Friday, June 17, 2016

Working Away: On #Outsiders, Management, Leadership, Daring To Dream & #FathersDay

I am approaching a milestone here in my "Virtual Space" as I have used this to reflect upon the journey at @DailyOutsider -as a milestone was reached with the 100th posting and share personal reflections on our World.     As I approach the 200th post here , I wanted to begin by sharing a fabulous series of retrospectives on Leadership & Management I reviewed this week courtesy of Geoff Colvin at Fortune whose PowerSheet is a daily must read for me.  This recent snapshot of leadership in action was fabulous to review:

Today’s news offers three inspiring examples of leaders doing what true leaders do: going where others won't go.
-Uber raises still more capital outside of public markets. Back when “the sharing economy” was first hot, plenty of companies jumped on the trend and went nowhere. Remember Ecomodo, Crowd Rent, Share Some Sugar, and OhSoWe? Me neither, but Fast Company recounted the story last year. Uber founder Travis Kalanicksucceeded where they didn’t by thinking through the market potential of his idea and designing his business model more carefully than anyone else. As the company has succeeded spectacularly, he has rejected conventional thinking by refusing to go public, instead raising capital from venture firms, big institutions, strategic investors (like Microsoft), and a Saudi sovereign wealth fund.
Now he’s borrowing $3.5 billion. But wait – if you borrow that much, won’t you have to register with the SEC and file financial reports that disclose competitive information, thus losing a big advantage of staying private? No. Uber is borrowing all that money as a leveraged loan, originated by banks and then sold to big institutions, not to the public. So even at a valuation of $68 billion, Uber won’t have to give up valuable information to competitors.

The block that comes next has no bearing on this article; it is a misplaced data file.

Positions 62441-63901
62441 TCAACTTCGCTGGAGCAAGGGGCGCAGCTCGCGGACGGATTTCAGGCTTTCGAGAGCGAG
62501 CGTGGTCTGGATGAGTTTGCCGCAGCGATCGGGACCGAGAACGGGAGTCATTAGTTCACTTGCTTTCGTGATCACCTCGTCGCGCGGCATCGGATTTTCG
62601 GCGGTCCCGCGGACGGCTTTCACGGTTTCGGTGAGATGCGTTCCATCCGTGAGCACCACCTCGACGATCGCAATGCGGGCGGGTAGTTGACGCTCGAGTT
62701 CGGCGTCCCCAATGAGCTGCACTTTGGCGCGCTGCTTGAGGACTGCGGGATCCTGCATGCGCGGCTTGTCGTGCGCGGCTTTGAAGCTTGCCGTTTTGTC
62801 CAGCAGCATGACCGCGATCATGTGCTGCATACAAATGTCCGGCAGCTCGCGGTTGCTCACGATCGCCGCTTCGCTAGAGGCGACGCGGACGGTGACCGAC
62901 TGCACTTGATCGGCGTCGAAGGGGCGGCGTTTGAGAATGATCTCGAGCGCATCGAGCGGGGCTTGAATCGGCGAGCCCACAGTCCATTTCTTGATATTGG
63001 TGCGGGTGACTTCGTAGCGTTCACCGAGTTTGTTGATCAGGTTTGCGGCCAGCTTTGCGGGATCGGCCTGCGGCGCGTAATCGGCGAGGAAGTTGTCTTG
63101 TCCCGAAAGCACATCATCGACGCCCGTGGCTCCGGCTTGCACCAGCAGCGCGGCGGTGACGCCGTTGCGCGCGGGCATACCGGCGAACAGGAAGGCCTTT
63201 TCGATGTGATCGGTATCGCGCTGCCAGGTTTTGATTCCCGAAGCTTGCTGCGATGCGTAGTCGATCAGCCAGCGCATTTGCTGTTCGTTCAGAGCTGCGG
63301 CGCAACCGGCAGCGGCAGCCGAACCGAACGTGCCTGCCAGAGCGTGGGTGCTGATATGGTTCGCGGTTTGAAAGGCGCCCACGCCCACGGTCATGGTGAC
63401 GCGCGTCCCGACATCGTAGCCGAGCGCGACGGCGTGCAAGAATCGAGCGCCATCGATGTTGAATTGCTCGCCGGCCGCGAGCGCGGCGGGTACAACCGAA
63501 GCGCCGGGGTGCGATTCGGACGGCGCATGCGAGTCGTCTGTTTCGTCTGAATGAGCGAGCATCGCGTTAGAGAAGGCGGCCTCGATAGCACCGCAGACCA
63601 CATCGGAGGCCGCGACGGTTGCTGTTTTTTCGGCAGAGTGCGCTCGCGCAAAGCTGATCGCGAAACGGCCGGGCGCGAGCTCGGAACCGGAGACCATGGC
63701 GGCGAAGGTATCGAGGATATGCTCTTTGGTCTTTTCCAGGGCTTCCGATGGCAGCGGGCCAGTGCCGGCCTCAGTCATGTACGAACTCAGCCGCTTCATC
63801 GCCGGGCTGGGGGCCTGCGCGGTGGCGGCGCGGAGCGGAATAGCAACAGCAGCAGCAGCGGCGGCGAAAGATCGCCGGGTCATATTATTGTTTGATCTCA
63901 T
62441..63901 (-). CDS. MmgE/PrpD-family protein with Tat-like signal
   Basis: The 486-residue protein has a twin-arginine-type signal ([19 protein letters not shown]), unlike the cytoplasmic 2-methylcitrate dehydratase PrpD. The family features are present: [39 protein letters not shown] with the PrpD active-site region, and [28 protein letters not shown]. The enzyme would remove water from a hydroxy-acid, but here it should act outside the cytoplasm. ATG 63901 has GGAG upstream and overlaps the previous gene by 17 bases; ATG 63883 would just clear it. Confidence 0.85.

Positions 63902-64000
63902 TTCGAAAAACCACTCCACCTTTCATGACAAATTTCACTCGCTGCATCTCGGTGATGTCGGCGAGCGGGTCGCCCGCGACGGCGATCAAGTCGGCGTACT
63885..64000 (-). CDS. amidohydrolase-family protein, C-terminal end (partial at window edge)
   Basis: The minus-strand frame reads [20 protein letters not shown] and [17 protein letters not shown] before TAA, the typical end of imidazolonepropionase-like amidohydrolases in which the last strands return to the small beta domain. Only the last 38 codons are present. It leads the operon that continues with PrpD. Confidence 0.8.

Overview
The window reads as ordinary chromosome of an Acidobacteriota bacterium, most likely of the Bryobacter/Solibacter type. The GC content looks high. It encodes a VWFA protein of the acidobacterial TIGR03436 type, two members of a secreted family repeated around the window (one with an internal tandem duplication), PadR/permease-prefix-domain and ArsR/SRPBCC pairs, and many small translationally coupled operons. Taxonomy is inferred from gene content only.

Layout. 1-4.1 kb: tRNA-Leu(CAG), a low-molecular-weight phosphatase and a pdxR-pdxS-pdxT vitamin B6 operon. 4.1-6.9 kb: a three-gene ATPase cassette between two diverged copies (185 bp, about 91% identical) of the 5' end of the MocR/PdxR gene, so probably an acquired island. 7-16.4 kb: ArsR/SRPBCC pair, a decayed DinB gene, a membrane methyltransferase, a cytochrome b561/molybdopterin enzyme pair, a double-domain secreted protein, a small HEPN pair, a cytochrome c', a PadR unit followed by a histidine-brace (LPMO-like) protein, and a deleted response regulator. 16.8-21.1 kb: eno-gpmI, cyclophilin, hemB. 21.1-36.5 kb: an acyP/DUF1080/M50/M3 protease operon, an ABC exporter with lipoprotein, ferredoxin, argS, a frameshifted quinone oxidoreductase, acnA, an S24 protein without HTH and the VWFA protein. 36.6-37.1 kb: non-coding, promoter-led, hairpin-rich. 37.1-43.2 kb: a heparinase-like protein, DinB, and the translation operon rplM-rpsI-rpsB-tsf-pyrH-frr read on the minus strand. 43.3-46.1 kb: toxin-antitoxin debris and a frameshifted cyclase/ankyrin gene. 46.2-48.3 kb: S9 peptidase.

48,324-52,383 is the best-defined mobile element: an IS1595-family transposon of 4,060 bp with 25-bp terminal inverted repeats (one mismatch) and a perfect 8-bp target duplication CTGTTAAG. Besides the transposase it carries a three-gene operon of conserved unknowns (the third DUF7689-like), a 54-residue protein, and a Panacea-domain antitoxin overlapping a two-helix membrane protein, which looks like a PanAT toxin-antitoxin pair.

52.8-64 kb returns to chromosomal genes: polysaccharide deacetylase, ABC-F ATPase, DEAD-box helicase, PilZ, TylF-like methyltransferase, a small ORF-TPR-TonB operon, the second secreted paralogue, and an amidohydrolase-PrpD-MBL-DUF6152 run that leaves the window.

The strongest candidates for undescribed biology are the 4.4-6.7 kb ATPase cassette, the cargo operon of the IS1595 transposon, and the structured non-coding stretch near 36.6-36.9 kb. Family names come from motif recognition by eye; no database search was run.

-IEX Group is likely to get government approval for a new stock exchange. If you read Michael Lewis’s Flash Boys, you know how this unlikely story started. Now sources tell the WSJ that the SEC staff will recommend approval of the bid by Brad Katsuyama and the company he formed, IEX Group, to start a new stock exchange. The formal vote is expected Friday. Katsuyama’s simple innovation is to add an electronic speed bump to trading, hindering ultra-high-frequency traders that he and some big mutual funds have called abusive.
The proposal has been extraordinarily controversial, drawing vehement attacks from established markets such as Nasdaq. Some opponents warn the system would force traders to rely on “stale quotes.” It’s all a little hard for average investors to understand: IEX wants to delay trades by less than one-thousandth of a second. Katsuyama thought that would be a big deal, and he was right.
-Starbucks makes millions of dollars a year just by holding customers’ money.Retailer loyalty programs are not a new idea. Neither are stored-value cards. But 15 years ago Starbucks had an idea for combining them and pushing them hard when most retailers didn’t quite see the point. Now Starbucks customers in the U.S. and Canada make 41% of their transactions using those cards, reports MarketWatch, and the company holds $1.2 billion of customers’ money. That’s more float thanDiscover Financial Services. CEO Howard Schultz has always run Starbucks differently from competitors, to the point where it’s getting hard to say just who its competitors are.

I have been periodically reaching out to Geoff and he has been gracious enough to me and I look forward to his insights.     This next one is from Fortune's Alan Murray where he compiled a list of Leadership lessons for us all to consider on teamwork: